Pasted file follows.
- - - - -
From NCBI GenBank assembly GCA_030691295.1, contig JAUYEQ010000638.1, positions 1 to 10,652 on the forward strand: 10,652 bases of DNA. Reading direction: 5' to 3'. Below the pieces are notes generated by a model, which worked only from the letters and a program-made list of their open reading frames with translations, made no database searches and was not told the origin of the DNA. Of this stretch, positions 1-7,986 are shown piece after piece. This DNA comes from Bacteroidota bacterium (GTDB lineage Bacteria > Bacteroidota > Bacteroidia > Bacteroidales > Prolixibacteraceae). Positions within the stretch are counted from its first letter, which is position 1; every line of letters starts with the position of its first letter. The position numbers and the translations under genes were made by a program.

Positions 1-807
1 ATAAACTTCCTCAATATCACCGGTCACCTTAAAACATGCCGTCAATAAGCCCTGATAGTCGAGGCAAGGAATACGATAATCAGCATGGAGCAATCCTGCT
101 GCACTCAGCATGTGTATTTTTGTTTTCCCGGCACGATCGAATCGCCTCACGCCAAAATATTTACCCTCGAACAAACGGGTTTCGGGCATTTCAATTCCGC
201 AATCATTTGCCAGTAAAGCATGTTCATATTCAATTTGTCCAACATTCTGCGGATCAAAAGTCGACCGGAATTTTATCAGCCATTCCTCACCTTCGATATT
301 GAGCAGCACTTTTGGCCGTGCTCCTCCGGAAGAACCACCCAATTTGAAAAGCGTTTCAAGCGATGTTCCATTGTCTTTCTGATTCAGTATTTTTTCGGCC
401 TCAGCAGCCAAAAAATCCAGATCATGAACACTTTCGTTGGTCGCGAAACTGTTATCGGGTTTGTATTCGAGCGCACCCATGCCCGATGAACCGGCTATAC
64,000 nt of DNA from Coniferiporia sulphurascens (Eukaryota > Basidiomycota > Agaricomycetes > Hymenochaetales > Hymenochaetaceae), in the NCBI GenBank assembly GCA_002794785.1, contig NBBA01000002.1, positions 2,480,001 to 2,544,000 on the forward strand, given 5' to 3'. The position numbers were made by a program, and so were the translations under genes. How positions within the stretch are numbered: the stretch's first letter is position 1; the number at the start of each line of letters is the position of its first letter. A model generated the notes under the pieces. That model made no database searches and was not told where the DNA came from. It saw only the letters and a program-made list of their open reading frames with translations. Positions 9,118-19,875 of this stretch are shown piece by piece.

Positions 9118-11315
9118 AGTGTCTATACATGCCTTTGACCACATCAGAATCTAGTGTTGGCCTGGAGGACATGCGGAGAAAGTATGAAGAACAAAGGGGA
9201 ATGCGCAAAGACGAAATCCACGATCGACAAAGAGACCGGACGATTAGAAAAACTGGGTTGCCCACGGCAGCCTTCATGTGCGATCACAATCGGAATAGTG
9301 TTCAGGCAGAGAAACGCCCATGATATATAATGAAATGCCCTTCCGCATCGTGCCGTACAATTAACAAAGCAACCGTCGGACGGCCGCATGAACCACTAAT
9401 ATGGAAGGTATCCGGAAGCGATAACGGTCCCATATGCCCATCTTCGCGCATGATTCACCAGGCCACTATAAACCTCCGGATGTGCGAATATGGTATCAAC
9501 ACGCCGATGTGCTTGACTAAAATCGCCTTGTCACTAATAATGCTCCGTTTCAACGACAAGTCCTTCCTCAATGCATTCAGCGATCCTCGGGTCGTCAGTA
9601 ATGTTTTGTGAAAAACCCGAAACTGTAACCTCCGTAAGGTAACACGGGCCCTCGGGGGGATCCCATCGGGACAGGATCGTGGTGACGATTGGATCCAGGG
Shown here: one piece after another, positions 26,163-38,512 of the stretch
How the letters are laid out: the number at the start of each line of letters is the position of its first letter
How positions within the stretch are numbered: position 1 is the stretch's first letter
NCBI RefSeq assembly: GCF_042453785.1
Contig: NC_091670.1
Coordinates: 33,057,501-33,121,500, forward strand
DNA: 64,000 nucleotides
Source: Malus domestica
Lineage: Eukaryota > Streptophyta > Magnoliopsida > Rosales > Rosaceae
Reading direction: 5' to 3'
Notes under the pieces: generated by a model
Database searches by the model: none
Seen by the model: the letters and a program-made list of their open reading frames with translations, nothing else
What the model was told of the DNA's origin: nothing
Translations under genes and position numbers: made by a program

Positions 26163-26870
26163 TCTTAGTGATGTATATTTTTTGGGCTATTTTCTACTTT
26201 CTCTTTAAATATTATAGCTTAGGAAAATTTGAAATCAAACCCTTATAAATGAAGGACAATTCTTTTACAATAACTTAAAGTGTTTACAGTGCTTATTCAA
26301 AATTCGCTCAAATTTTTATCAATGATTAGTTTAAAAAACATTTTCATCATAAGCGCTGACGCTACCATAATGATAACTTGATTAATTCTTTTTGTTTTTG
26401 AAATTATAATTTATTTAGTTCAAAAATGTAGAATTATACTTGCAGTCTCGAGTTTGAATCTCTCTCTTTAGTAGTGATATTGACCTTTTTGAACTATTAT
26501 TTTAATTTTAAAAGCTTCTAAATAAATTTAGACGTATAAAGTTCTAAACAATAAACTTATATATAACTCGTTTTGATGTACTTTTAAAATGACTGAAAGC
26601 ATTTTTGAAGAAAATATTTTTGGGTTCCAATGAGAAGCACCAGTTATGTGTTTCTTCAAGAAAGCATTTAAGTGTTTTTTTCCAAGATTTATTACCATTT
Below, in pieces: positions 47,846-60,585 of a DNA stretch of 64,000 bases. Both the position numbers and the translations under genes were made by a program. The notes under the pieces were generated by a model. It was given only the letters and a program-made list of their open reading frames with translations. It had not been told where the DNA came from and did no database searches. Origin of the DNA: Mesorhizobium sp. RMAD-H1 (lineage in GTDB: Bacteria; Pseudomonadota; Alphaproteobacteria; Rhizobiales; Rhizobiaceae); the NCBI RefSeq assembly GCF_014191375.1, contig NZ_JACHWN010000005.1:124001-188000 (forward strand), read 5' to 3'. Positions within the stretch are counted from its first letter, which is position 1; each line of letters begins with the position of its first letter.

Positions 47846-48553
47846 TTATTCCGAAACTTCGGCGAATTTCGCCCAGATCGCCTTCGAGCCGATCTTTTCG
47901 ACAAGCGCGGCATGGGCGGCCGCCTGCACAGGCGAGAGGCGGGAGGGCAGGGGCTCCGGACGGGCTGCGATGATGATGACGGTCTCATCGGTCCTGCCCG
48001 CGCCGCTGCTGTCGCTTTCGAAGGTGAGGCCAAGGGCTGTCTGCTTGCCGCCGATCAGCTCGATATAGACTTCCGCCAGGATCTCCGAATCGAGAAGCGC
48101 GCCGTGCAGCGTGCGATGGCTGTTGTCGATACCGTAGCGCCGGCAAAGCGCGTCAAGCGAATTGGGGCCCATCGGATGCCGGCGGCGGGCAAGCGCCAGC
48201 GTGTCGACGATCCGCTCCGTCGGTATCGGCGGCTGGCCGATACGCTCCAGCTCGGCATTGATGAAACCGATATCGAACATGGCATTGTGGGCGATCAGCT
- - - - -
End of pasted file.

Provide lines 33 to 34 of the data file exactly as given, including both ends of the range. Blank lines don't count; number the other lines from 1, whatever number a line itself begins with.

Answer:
26201 CTCTTTAAATATTATAGCTTAGGAAAATTTGAAATCAAACCCTTATAAATGAAGGACAATTCTTTTACAATAACTTAAAGTGTTTACAGTGCTTATTCAA
26301 AATTCGCTCAAATTTTTATCAATGATTAGTTTAAAAAACATTTTCATCATAAGCGCTGACGCTACCATAATGATAACTTGATTAATTCTTTTTGTTTTTG